Hosted Contact Center Featured Article

Multichannel Contact Center Success Starts with Staffing

August 11, 2014

By Steve Anderson,
Contributing TMCnet Writer

These days, customers want options when it comes to contacting a business, whether to ask questions, place orders or seek resolution of issues. More specifically, customers don't want a simple phone line that only works from 9:00am to 5:00pm Monday through Friday; customers are often working during that time and can't get away anyway. But it's not just phones, either; customers want to turn to websites, use email, send text messages, and hit social media to talk about issues with a business, and that means the astute business needs a multichannel contact center to meet all those needs. But, how does one get the most out of such a system? It starts, as so many others do, with staffing.

Essentially, there are two basic premises a contact center can use when it comes to staffing: one, it can just hire agents and post same on the various channels, or two, it can hire agents specific to each channel in the contact center. While the idea of a “super-agent”—as such agents are called who can handle all the channels in a contact center with equal capability—may seem outlandish, such an idea is being put to use in several different fields, and with positive effect.

Positec, a tool manufacturer who put the super-agent concept to work, recently made a presentation on this topic at the IQPC (News - Alert) Call Center Week event, and revealed that agents who can work with multiple channels tend to be happier and get burnt out less, and from there are more productive and sell more with less turnover as well, likely owing to the variety the task takes on. But there's a lot of effort that goes into such an approach, with such agents having to take on phones, emails and live chats all going on at once. This makes finding the right agent particularly important, one who is both motivated and goal-driven while also a driven people-pleaser, as Positec's vice president of direct response, Rhonda Tate, puts it.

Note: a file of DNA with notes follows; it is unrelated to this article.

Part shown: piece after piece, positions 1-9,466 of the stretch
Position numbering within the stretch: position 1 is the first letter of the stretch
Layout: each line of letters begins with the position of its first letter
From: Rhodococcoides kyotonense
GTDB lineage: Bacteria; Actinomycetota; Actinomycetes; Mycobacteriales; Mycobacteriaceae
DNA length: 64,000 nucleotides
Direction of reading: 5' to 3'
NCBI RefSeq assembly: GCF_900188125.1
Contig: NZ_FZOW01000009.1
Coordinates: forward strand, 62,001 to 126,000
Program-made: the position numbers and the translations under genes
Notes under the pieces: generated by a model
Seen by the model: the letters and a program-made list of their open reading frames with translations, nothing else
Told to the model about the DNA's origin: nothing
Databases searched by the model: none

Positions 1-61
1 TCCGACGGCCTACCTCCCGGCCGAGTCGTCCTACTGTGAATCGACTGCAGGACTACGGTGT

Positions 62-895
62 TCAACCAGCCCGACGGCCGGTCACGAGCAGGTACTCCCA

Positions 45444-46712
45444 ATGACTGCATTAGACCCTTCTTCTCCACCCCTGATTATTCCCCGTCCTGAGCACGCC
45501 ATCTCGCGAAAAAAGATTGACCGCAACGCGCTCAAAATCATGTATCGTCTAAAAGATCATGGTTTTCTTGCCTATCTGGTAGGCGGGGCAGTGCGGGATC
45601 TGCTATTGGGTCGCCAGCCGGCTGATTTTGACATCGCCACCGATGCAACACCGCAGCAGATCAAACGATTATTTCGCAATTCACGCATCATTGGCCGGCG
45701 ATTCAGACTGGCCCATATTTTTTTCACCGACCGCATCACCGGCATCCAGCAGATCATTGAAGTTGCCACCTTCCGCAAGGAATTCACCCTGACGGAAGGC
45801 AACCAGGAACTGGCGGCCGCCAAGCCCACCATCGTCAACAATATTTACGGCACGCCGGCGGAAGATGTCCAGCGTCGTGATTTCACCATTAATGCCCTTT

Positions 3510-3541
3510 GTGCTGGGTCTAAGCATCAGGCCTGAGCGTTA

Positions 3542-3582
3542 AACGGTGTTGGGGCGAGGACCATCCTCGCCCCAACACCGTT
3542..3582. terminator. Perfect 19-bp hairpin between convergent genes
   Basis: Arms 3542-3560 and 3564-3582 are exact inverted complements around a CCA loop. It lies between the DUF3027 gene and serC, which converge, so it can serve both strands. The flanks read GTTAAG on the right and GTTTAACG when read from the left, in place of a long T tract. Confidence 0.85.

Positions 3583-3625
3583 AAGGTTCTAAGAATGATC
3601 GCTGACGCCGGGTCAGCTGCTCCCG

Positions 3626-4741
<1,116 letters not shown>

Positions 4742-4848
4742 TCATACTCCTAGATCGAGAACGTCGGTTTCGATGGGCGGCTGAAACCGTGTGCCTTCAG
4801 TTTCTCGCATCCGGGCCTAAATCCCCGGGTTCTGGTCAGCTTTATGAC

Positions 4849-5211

How to find such people? It can be difficult, Tate notes, but offers some suggestions. First, ask the potential agent if said agent has a “theme song.” Someone who gets fired up by, for example, Leslie Gore's “Sunshine, Lollipops and Rainbows” might be a driven people-pleaser, but might blanch at having to compete against others. Meanwhile, Motorhead's “The Game” worked well for Triple H as an intimidating, competitive theme song, but how many people want to ask Triple H why there's an unexpected charge on a bill?

Further, check the agent's grammar; that can be a measure of creativity and rapid adaptation to spot the difference between your and you're in a sentence. Plus, while it can be difficult to do properly—not to mention legally—consider demographics. A mature agent, for example, may not be able to adapt to the rapid keyboarding required to handle text message and live chat systems. But a younger, less experienced agent may not have the product knowledge required.

There are plenty of options when it comes to finding the right agents, and those “super-agents” can be the best finds of all. Versatile, competitive, yet still eager to please, such agents hit all the right notes, particularly in a contact center environment, which is the company's biggest face-forward operation, the kind of system that can make a business a success, or ultimately destroy it. Having the right people in play can be difficult, but getting—and keeping—such people can make a business a powerhouse.




Edited by Maurice Nagle